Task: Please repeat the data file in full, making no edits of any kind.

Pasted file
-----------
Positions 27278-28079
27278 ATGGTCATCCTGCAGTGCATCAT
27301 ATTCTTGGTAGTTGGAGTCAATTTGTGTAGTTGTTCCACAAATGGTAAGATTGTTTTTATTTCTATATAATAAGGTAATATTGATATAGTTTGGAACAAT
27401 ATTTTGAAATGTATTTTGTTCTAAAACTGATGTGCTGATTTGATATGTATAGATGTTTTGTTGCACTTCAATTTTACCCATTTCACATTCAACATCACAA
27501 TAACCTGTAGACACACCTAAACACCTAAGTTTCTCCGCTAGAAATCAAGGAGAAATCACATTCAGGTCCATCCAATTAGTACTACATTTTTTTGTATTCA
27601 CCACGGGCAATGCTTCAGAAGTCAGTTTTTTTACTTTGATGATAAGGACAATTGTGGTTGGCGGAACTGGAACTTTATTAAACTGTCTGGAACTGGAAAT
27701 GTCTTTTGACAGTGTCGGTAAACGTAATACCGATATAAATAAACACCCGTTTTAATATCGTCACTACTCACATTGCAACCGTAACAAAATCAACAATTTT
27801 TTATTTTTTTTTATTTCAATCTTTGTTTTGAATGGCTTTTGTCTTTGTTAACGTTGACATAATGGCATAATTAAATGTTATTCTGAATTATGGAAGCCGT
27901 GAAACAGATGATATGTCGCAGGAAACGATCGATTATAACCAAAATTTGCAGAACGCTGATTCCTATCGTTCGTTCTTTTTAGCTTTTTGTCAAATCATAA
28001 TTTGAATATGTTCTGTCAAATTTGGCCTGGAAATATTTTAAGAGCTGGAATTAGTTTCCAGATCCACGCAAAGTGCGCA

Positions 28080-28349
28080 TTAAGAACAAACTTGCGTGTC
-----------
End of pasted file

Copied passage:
Positions 27278-28079
27278 ATGGTCATCCTGCAGTGCATCAT
27301 ATTCTTGGTAGTTGGAGTCAATTTGTGTAGTTGTTCCACAAATGGTAAGATTGTTTTTATTTCTATATAATAAGGTAATATTGATATAGTTTGGAACAAT
27401 ATTTTGAAATGTATTTTGTTCTAAAACTGATGTGCTGATTTGATATGTATAGATGTTTTGTTGCACTTCAATTTTACCCATTTCACATTCAACATCACAA
27501 TAACCTGTAGACACACCTAAACACCTAAGTTTCTCCGCTAGAAATCAAGGAGAAATCACATTCAGGTCCATCCAATTAGTACTACATTTTTTTGTATTCA
27601 CCACGGGCAATGCTTCAGAAGTCAGTTTTTTTACTTTGATGATAAGGACAATTGTGGTTGGCGGAACTGGAACTTTATTAAACTGTCTGGAACTGGAAAT
27701 GTCTTTTGACAGTGTCGGTAAACGTAATACCGATATAAATAAACACCCGTTTTAATATCGTCACTACTCACATTGCAACCGTAACAAAATCAACAATTTT
27801 TTATTTTTTTTTATTTCAATCTTTGTTTTGAATGGCTTTTGTCTTTGTTAACGTTGACATAATGGCATAATTAAATGTTATTCTGAATTATGGAAGCCGT
27901 GAAACAGATGATATGTCGCAGGAAACGATCGATTATAACCAAAATTTGCAGAACGCTGATTCCTATCGTTCGTTCTTTTTAGCTTTTTGTCAAATCATAA
28001 TTTGAATATGTTCTGTCAAATTTGGCCTGGAAATATTTTAAGAGCTGGAATTAGTTTCCAGATCCACGCAAAGTGCGCA

Positions 28080-28349
28080 TTAAGAACAAACTTGCGTGTC